Opinion: Will the African continental free trade area’s dispute settlement protocol be adequate to ensure compliance?
Author Yakubu Nagu
Affiliations: PhD candidate and researcher, Centre for Comparative Law in Africa, Faculty of Law, University of Cape Town
Source: Journal of Comparative Law in Africa, Volume 7 Issue 1, p. 120 – 134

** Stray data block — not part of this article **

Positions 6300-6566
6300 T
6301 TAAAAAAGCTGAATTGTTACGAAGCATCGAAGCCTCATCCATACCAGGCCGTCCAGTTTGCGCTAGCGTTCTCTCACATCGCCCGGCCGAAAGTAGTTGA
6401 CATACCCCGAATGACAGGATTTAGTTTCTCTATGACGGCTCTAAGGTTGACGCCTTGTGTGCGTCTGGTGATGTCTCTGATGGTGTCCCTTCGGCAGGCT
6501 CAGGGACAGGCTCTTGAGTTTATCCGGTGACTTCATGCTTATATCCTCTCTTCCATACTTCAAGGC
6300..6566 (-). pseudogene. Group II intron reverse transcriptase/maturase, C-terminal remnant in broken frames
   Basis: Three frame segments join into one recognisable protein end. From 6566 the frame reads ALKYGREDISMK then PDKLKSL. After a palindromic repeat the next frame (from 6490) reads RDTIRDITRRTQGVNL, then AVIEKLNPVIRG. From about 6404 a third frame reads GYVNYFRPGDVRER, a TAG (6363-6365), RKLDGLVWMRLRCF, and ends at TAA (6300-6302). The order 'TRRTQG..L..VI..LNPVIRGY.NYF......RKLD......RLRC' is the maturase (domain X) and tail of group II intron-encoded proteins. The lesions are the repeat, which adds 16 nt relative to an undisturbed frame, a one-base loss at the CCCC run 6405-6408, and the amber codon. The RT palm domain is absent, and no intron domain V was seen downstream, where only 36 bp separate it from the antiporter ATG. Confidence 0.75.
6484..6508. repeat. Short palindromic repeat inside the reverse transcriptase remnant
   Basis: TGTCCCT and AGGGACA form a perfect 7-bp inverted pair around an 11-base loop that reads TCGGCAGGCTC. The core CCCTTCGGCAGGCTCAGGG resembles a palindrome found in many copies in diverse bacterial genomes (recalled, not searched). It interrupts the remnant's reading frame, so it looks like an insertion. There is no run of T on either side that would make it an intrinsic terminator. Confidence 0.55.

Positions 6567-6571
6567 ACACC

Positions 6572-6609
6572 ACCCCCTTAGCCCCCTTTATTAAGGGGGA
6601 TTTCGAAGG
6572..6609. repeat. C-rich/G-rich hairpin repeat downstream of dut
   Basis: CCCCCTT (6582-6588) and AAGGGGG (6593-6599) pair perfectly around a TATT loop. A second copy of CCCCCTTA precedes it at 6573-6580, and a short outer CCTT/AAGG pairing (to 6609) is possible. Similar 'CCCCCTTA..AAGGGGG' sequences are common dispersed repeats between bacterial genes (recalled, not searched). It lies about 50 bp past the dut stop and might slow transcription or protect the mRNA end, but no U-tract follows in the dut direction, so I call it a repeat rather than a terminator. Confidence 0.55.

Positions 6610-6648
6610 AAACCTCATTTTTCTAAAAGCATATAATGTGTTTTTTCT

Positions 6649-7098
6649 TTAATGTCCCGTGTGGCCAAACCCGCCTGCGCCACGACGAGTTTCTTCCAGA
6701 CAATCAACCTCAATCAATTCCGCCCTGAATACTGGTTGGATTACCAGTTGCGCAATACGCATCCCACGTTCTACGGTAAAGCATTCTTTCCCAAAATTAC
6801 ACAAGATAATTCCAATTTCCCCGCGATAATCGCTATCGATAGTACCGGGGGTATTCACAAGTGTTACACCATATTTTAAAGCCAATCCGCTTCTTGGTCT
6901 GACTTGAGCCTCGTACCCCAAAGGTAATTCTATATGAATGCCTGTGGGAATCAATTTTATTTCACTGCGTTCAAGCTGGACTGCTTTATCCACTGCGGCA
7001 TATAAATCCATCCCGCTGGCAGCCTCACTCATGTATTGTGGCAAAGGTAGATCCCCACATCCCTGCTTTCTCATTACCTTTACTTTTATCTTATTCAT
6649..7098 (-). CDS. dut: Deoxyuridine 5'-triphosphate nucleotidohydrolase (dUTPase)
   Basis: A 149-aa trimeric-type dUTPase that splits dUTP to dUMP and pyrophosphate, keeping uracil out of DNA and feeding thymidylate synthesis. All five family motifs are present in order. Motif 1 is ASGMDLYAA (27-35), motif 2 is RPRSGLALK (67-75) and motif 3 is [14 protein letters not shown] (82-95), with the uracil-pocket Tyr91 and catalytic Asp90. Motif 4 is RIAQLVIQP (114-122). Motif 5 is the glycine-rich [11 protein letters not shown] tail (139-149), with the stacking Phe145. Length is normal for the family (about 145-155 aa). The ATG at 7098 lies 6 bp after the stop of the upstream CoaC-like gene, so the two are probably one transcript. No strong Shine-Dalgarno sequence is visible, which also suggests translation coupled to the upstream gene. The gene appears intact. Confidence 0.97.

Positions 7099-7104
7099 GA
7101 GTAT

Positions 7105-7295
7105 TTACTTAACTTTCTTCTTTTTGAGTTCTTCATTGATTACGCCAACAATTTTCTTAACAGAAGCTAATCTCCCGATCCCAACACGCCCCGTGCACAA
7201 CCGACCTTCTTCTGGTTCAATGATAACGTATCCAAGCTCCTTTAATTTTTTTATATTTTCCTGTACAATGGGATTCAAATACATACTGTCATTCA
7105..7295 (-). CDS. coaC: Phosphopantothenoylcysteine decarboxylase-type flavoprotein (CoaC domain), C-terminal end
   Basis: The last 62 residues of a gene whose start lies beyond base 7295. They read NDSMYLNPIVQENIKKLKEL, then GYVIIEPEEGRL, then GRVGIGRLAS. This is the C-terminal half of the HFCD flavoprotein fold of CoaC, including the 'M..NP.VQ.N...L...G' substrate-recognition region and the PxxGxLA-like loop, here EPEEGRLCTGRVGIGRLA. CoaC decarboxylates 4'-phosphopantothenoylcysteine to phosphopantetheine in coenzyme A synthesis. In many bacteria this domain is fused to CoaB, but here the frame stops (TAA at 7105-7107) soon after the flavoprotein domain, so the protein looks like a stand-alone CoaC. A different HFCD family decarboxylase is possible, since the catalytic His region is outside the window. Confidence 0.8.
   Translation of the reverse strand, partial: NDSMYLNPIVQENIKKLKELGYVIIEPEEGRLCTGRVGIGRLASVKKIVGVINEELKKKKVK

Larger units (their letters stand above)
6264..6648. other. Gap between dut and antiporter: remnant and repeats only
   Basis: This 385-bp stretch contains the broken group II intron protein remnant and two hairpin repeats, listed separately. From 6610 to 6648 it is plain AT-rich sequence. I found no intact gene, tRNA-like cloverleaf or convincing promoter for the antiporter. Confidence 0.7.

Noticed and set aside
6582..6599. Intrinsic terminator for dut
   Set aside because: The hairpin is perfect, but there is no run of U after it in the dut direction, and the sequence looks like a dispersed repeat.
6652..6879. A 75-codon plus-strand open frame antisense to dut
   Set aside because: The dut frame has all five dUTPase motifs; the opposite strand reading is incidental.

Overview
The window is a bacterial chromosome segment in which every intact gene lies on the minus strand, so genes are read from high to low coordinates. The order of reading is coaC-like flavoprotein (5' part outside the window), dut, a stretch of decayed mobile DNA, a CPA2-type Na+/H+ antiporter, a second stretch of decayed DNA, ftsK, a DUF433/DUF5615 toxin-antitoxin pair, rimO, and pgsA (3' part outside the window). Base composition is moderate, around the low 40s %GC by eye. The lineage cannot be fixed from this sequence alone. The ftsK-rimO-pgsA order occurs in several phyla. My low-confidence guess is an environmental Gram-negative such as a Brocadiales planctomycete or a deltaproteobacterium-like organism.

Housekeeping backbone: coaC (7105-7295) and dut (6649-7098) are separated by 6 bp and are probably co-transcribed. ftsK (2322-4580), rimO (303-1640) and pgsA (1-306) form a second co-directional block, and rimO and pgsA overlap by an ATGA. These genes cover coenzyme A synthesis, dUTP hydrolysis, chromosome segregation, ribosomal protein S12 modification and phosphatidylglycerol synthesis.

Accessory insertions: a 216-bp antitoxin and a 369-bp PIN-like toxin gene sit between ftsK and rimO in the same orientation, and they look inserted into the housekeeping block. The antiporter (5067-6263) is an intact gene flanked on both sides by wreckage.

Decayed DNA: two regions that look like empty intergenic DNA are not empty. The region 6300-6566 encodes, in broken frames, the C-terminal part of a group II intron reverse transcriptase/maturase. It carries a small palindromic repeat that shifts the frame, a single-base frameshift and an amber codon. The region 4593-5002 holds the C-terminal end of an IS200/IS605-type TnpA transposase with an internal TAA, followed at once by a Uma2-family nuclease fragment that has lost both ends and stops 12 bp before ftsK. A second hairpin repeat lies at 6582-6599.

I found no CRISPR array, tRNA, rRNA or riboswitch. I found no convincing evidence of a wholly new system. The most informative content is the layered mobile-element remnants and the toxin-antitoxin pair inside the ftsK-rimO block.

The success of any regional integration or development initiative depends on actors within that initiative operating smoothly and with some degree of efficiency. A dispute settlement framework guarantees efficiency by providing a means by which friction between actors can be reduced. African integration initiatives always provide for a framework for conflict management. The African Continental Free Trade Area (‘AfCFTA’) initiative is no different as it provides a mechanism by which disputes arising in the course of deepening integration under the free trade initiative can be resolved. The agreement creating the AfCFTA includes a Protocol on Rules and Procedures on the Settlement of Disputes. While the broad importance of this protocol to the initiative cannot be over-emphasised, how the dispute settlement system that it creates will function, as well as the potential of its successful operation, appears to be riddled with ambiguity and shrouded in doubt respectively. This is especially because the efficacy of other regional dispute settlement systems in Africa has been undermined by myriad issues ranging from technical inefficiencies to the absence of political will, often manifesting in outright non-compliance. This article primarily appraises the AfCFTA’s Protocol on Rules and Procedures on the Settlement of Disputes and comments on the adequacy of certain provisions.